It’s unthinkable that a woman calling 911 because her husband or boyfriend is beating her could risk a Tacoma nuisance citation.
But there it was in black and white: A Tacoma city ordinance had domestic violence on the same list as other chronic nuisances such as urinating in public, indecent acts and prostitution.
A victim contemplating calling 911 had to weigh her options: Should she call for help and risk a violation that could lead to eviction, or should she stay silent?
This terrible dilemma was officially eliminated from city code Tuesday when the Tacoma City Council unanimously voted to scratch domestic violence from the nuisance ordinance.
We have to wonder how such a tone-deaf policy stayed on the books for 17 years. If anything, city government needs to strengthen access to DV support systems, not impede it under the threat of a nuisance violation.
The old ordinance made no distinction between victim and perpetrator. When police received repeated calls from the same address, as is typical in families living with an abuser, officers could have enforced a code that puts victims in a damned-if-you-do, damned-if-you-don’t position.
Labeling domestic violence as a nuisance was not only misguided, it was unnecessary. To crack down on those who sow disorder in the home, police can still respond to underlying offenses listed in the ordinance, such as noise, assault and reckless endangerment.
Tacoma is not the only city slow to get wise. According to a recent article in Slate Magazine, an estimated 2,000 US municipalities penalize households perceived to be a nuisance. These “crime-free” ordinances put pressure on landlords to either evict tenants who are making 911 calls or get them to stop. They also can stoke public distrust of law enforcement.
It just proves there is more work to be done to change society’s view of domestic violence, which, by the way, is not a nuisance but an emergency, and very often a crime.
Credit for finally removing DV from Tacoma’s list of disorderly behaviors goes to City Council members Keith Blocker and Catherine Ushka, who sponsored the resolution.
A week before the vote, Rebecca Stith, former chair of the city’s Human Rights Commission, argued on behalf of the change, saying abusers have used city code to keep women from reporting abuse. She called it “a weapon in the arsenal of the abuser. It’s one more thing they can hold over the victim’s head.”
Stith added that ordinances like Tacoma’s have a “discriminating impact particularly on poor women of color.” This comes as no surprise; study after study shows the overlap of poverty, inequality and domestic violence.
Tacoma officials are hardly the first to recognize problems with nuisance ordinances. At least two states, New York and Illinois, have adopted laws establishing the right of tenants to call police or emergency assistance without fear of losing their housing.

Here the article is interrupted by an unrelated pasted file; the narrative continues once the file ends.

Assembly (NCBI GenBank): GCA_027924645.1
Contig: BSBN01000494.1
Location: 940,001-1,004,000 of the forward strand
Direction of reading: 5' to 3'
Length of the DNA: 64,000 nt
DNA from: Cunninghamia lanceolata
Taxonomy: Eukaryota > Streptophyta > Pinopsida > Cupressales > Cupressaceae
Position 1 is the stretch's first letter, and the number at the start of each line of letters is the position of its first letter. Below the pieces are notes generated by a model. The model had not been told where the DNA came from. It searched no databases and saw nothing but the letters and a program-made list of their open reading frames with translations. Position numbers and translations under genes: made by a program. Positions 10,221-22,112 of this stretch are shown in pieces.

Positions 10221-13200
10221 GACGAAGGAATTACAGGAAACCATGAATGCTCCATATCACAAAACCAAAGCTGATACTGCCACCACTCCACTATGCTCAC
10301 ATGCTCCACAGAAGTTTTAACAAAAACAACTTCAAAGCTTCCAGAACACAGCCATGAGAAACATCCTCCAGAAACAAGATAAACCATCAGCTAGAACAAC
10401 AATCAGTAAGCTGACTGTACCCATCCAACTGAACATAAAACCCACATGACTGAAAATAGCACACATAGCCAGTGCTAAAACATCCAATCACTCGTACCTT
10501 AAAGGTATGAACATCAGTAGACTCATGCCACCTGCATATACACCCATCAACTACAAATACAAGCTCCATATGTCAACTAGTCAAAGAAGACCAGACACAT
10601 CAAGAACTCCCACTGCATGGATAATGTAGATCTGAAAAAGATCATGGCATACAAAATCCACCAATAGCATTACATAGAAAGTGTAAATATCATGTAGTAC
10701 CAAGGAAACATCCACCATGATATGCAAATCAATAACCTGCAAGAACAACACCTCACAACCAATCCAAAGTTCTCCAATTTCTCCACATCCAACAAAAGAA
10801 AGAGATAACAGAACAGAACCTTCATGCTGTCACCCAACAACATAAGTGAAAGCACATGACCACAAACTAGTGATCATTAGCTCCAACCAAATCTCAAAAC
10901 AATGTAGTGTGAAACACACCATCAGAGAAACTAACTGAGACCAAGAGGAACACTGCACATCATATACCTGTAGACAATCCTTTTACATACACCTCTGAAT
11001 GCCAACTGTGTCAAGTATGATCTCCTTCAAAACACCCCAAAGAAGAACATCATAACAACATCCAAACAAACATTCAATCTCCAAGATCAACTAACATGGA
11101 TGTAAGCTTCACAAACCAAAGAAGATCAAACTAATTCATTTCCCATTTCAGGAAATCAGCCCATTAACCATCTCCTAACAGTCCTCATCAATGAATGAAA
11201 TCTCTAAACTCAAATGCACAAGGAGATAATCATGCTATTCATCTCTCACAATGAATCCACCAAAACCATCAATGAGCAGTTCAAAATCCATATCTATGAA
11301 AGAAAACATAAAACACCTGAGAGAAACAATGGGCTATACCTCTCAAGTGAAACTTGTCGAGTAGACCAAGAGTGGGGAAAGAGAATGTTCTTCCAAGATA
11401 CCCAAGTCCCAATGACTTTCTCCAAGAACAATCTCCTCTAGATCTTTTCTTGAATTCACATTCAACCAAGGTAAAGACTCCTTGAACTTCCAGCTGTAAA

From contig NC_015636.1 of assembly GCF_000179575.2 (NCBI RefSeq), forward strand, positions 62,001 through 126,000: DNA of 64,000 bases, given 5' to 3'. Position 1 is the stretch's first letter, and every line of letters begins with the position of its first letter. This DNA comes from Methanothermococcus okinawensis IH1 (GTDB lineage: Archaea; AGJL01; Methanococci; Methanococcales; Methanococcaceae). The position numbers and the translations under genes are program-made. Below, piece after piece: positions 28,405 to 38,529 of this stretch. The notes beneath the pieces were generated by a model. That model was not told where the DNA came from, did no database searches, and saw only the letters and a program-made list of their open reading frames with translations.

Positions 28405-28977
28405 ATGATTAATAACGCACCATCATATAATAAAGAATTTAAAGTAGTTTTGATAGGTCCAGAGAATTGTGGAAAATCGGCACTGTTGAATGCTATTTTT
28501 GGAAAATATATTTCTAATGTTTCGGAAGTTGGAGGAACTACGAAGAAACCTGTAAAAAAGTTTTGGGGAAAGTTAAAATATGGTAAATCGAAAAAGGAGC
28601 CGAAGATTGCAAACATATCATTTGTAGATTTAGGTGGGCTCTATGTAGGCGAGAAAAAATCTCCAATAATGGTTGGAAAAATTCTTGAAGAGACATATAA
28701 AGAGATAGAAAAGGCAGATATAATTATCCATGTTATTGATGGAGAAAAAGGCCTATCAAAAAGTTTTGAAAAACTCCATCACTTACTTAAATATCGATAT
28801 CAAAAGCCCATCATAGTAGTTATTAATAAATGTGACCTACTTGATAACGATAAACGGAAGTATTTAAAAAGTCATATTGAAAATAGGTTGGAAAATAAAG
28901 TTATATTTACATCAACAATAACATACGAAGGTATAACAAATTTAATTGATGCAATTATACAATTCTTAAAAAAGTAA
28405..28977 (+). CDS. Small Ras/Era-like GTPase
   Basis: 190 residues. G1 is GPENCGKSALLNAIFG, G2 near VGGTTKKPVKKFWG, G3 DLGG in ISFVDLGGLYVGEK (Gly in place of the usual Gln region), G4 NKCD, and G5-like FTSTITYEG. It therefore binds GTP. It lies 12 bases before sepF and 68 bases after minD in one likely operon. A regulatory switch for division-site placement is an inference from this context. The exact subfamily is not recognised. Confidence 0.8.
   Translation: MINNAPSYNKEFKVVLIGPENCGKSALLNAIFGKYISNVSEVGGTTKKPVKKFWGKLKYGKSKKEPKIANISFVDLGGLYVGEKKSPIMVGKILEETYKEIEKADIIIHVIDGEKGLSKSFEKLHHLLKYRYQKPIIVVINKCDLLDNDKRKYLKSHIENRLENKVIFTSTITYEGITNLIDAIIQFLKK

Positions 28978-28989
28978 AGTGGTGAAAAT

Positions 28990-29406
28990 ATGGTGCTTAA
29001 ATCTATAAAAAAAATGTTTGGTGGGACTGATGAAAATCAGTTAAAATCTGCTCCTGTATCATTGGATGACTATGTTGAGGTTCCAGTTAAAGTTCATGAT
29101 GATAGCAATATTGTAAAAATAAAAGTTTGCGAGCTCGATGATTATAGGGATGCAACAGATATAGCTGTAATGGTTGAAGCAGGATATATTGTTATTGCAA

Of course the big question is: Did Tacoma police enforce the code against DV callers? Public information officer Wendy Haddow says “no,” adding that in her two decades with TPD, she’s never seen nor heard of that happening.
Haddow tells us that police routinely receive multiple calls from the same residence, but they often involve a mental health or disability issue. If domestic violence is the reason for a call, she says officers follow a strict protocol that includes a safety plan for victims and possible arrest of the perpetrator.
But Kim Tosch, a member of the Human Rights Commission, told a different story to the City Council. She said she’s heard of cases where police officers have expressed frustration with a caller complaining of abuse.
On average, in the United States, nearly 20 people per minute are physically abused by an intimate partner, according to the National Coalition Against Domestic Violence. One in 15 children are exposed to intimate partner violence each year, and 90 percent of these kids live on the frontlines of violence.
But at least now abusers in Tacoma can’t weaponize an archaic city code to stop victims from seeking help. And women can no longer be held responsible for actions taken by their abuser.
Other Washington communities should take this as a cue to honestly examine their own “crime free” ordinances. Punishing victims of violence, people living with disabilities and mental-health issues, and other vulnerable individuals is the last thing cities should be doing.
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